Quality of Life Profile, Overweight-Obesity and Sedentary Behavior in Elementary and High School Children of Guanacaste

Revista [email protected] Educare. 2010;14(2):207-224

 

Journal Homepage

Journal Title: Revista [email protected] Educare

ISSN: 1409-4258 (Online)

Publisher: Universidad Nacional

Society/Institution: Centro de Investigación y Docencia en Educación

LCC Subject Category: Education: Special aspects of education

Country of publisher: Costa Rica

Language of fulltext: Spanish; Castilian

Full-text formats available: PDF, HTML, ePUB, XML

 

AUTHORS

Pedro Ureña-Bonilla (Universidad Nacional)
Felipe Araya-Ramírez (Universidad Nacional)
Braulio Sánchez-Ureña (Universidad Nacional)
Jorge Salas-Cabrera (Universidad Nacional)
Luis Alberto Blanco-Romero (Universidad Nacional)

EDITORIAL INFORMATION

Blind peer review

Editorial Board

Instructions for authors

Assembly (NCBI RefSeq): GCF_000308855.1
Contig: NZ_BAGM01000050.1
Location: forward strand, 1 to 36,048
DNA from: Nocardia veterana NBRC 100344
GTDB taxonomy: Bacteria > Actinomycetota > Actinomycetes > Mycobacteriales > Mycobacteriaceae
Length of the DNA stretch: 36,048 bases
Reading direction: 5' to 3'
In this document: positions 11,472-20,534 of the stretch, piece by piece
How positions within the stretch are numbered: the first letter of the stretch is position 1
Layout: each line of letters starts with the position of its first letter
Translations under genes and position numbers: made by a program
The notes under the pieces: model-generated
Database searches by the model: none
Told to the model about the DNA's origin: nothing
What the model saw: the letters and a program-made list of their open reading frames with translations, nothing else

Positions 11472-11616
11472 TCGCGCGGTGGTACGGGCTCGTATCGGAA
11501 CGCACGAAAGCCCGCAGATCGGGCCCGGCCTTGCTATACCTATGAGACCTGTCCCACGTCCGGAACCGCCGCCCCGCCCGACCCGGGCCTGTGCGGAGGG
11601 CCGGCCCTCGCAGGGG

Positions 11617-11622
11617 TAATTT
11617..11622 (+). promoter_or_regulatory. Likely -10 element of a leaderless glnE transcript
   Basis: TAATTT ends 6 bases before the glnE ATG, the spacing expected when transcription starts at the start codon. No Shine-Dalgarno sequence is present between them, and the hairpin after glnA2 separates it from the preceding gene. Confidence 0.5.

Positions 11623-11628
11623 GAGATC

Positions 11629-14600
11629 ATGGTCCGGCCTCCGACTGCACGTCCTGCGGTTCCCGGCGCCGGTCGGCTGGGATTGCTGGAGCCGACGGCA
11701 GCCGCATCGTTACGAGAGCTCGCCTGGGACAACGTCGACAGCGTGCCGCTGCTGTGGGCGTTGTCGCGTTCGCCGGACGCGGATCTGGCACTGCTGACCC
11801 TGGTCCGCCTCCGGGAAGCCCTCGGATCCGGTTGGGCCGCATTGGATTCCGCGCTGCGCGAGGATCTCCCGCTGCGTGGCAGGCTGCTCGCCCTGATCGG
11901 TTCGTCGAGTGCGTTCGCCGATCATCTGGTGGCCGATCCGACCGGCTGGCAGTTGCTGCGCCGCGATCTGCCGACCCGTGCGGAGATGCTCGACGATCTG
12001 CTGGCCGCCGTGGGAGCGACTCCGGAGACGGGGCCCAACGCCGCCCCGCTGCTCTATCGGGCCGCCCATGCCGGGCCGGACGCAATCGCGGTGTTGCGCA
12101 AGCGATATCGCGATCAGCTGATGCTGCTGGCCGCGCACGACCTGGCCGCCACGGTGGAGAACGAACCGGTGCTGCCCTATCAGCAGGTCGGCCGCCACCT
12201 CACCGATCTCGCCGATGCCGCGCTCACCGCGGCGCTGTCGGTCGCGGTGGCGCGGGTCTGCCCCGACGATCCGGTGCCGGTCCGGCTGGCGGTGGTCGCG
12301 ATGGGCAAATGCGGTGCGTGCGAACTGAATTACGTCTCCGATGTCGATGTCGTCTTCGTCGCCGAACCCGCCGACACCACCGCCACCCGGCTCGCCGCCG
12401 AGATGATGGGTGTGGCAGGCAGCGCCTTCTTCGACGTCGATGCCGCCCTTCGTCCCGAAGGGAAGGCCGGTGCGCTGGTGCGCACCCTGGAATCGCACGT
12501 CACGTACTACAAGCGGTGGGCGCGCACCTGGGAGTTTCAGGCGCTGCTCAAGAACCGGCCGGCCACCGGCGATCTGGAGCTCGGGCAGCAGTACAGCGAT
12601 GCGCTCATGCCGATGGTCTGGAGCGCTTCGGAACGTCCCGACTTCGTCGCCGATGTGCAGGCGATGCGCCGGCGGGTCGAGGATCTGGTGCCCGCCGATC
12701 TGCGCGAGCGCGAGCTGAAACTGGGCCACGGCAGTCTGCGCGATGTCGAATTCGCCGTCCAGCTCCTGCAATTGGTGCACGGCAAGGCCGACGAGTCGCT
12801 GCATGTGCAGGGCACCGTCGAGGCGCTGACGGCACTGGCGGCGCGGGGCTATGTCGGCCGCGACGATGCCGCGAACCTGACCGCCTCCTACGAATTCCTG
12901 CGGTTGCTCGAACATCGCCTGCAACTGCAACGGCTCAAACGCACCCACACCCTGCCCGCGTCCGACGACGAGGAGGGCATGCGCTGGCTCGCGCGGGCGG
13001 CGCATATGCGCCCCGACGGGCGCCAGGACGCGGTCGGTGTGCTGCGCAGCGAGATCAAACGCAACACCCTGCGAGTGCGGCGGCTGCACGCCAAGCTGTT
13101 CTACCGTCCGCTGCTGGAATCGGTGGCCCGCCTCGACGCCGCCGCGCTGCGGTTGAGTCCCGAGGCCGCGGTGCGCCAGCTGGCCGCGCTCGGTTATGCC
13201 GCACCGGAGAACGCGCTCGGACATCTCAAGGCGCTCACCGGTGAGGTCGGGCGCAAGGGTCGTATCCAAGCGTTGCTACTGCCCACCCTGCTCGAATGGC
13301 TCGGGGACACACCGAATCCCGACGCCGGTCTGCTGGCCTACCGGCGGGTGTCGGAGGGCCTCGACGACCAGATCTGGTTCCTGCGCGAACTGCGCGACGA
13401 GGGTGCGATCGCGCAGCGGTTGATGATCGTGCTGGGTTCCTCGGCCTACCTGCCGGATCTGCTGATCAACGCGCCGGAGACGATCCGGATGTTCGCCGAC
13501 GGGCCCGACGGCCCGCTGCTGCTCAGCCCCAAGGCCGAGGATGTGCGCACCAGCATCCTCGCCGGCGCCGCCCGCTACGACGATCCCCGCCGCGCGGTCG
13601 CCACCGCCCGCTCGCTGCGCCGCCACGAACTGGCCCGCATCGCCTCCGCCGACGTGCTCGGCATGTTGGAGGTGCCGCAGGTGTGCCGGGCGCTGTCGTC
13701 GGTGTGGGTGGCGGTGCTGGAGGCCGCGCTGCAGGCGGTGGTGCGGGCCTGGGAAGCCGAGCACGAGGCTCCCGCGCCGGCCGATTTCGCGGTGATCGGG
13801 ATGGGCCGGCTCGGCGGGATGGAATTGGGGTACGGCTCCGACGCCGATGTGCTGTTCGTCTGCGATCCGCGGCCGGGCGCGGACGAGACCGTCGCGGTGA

Time From Submission to Publication: 28 weeks

 

Abstract | Full Text

The purpose of this study was to identify the quality of life profile, overweight-obesity and sedentary behavior in a group of elementary and high school children of Guanacaste. 635 students participated in the study. The participants completed a protocol by which they were anthropometrically evaluated, and also filled up a questionnaire related to sedentary behavior and quality of life. In general, the findings reflected a prevalence of overweight and obesity of 13, 9%. The most important sedentary activities were, in descending order, the small screen (watching TV, video games, computer), and certain social and cultural activities. The self-reported quality of life index was within acceptable limits but not exceeding 80 points on a scale of 1-100. There was no significant relationship between the rate of the overall quality of life, overweight, obesity and some sedentary behaviors, although some anthropometric parameters like percentage of body fat and body weight showed significant correlation with sedentary behavior and specific aspects belonging to quality of life. The study provides valuable information to health authorities, directors of educational institutions and parents about key issues related to child development.